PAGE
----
IDEA 2004: Building the Legacy
Part C (birth - 2 years old)
Note: This document has been delivered to the Office of the Federal Register but has not yet been scheduled for publication. The official version of this document is the document that is published in the Federal Register.
to receive Part C services could potentially lose revenue if eligible parents decline to enroll in these programs. However, this potential loss of public benefits or insurance funds is outweighed by the benefits of protecting the privacy and autonomy of parents (including minimizing
any potential negative financial impact that use of public
benefits or insurance may have on parents). Moreover, the loss of public benefits or insurance does not increase the cost of early intervention services; it shifts the cost of those services to another revenue source.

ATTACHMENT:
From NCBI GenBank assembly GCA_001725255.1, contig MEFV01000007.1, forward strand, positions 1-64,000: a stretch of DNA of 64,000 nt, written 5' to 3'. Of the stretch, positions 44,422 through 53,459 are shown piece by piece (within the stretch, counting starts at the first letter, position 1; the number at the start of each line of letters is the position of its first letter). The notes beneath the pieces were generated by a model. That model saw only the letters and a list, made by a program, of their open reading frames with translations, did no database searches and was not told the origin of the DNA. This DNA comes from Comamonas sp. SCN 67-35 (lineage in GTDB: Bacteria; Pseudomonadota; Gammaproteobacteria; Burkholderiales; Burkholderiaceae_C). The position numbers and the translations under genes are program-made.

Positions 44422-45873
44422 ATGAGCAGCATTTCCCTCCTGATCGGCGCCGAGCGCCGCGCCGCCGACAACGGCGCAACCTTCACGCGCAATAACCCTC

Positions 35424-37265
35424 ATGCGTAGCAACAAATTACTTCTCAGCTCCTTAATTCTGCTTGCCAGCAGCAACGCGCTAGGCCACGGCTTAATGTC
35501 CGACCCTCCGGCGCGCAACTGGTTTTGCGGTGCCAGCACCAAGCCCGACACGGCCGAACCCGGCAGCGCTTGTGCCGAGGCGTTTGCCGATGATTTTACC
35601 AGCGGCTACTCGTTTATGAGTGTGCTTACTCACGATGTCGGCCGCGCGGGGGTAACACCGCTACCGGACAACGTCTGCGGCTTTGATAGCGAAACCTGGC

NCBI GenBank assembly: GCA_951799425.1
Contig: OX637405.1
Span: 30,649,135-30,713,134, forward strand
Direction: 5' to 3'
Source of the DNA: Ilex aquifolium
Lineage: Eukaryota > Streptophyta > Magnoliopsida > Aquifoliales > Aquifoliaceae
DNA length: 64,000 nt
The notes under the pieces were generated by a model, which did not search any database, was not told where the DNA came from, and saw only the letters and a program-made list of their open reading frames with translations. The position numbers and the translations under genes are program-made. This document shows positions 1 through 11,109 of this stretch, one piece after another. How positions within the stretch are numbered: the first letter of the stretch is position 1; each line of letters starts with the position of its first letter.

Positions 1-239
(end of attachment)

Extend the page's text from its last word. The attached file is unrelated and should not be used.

Section 303.520(a)(2)(ii) requires the State to obtain
consent to use a child’s or parent’s public benefits or
insurance to pay for Part C services if such use would have a cost impact on the family, specifically if that use would decrease available lifetime coverage or any other insured benefit of the child or parent, result in the parents paying for services that would otherwise be covered by the program, result in any increase in premiums or discontinuation of benefits or insurance, or risk loss of eligibility for the child or parents for home and community-based waivers based on aggregate health-related expenditures.
We would expect that there would be few instances in which parental consent would be required under this